Today is International Women's Day. To all female readers, all best wishes to you for health, family, career and whatever pursuits that are close to your hearts. On this day, there is the tradition of giving bright yellow Mimosa flowers to women as as a sign of respect and an expression of solidarity with women worldwide. Kochtopf and fiordisale invited bloggers to cook or bake something yellow to mark this special day.
I decided to post a recipe for fried tofu puffs as my entry. It is yellow, for one. It is one of the food I miss most from home, so it's no hardship making and eating it! And it also reminds me of my mother who would make this dish for the family as everyone loves it. This is quite a labour intensive dish as it requires each tofu puff to be slit open, flipped inside out and then stuffed with fish paste. The deep frying is also not the most fuss-free cooking. But the result is worth all that effort. Like many Chinese or Asian parents, my mum is not the demonstrative sort (verbally or physically). Instead of saying 'I love you' or giving us hugs every day, practical acts such as the work that goes into making or favourite dishes is a demonstration of her love for us.
Yong tau foo (酿豆腐) is a popular dish in Singapore and Malaysia. It literally translates as 'stuffed tofu' (firm tofu) although other ingredients such as okra/ladies fingers, chillies, peppers, eggplant/aubergine and tofu sheets are also used. They can be fried or cooked in a soup. In this case, I have used fried tofu puffs and for that extra crunch, I have turned them inside out so that the fluffy insides are exposed and become superbly crunchy when fried. This was a trick that my mother taught me.
The filling is made of fish paste. Some vendors use purely fish, some add minced pork and others add chopped up prawns. The Hakka version of yong tau food has the distinctive ingredient of bits of salted fish in the filling. The fish paste is easily available in supermarkets and at some fishmongers' in Singapore and Malaysia. You may be able to find them in a Chinese supermarket or Chinatown. I have no such luck so I had to make the fish paste from scratch... Just as well that it's not exactly diet food (being deep fried) since it's too much work to make often!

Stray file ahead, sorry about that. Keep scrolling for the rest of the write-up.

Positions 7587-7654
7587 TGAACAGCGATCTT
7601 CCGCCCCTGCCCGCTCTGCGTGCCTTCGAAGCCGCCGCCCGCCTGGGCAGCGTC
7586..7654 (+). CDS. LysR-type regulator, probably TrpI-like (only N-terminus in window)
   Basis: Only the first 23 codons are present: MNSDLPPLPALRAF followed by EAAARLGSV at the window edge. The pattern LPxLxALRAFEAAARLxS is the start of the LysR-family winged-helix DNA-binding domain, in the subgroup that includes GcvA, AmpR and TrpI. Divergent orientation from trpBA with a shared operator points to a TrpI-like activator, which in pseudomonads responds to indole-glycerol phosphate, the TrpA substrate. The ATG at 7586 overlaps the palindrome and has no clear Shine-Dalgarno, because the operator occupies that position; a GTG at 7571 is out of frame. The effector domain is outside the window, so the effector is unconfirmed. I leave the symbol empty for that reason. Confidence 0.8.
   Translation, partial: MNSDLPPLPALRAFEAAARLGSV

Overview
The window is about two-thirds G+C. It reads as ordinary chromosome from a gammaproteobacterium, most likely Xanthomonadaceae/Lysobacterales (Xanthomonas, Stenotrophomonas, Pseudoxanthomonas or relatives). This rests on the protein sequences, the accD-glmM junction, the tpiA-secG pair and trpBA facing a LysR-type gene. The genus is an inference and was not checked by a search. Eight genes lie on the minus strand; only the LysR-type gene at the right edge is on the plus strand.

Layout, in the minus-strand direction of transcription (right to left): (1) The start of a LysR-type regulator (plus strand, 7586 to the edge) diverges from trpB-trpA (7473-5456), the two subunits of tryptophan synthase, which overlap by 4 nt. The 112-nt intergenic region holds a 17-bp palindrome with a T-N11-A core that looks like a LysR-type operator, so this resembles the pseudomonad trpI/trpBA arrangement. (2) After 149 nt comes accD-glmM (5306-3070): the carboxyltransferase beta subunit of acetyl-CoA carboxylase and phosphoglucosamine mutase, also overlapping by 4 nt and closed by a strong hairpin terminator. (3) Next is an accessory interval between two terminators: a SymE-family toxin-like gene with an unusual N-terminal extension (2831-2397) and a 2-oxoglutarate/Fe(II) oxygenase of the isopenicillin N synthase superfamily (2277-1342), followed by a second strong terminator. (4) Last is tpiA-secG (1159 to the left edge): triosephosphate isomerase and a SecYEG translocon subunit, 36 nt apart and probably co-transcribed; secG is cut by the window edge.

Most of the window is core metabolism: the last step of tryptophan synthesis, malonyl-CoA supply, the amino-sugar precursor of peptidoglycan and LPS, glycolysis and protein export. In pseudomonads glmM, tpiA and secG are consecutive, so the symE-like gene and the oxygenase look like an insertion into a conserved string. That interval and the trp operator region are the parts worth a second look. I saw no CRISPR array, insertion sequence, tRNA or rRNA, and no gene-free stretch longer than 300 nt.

Ingredients (makes around 20):
Fried tofu puffs (available from Asian supermarkets)
300g skinless and boneless white fish, cut into small cubes (mackerel is traditional but you can also use haddock, pollock or other white fish)
1/2 tsp salt mixed with 4 tbsp water
A dash of white pepper
1/4 tsp sesame oil
1 tbsp cornflour
1. Place the fish in a blender and puree into a paste, adding the salt water slowly. Empty out into a bowl and mix in the white pepper, sesame oil and cornflour.
2. Make a slit in one side of each tofu puff (with a knife or tear with fingers) and carefully turn them inside out. You can skip the inside-out step for the more common version. It will be less crispy but still delicious. Stuff each tofu puff with fish paste and press the openings to seal.
3. Heat a deep pan or wok of vegetable oil until hot. To test for the right temperature, a cube of bread should become golden and float to the top in a few seconds. Or you can stick some bamboo chopsticks or a wooden skewer into the oil. If bubble start to appear from the chopsticks/skewer, the oil is ready. Deep fry the tofu puffs until they are golden. If you use less oil like me, make sure they cover at least halfway up the tofu puffs. Turn them halfway through to cook thoroughly. Drain on kitchen paper and serve hot. I served mine with a Thai sweet chilli dip.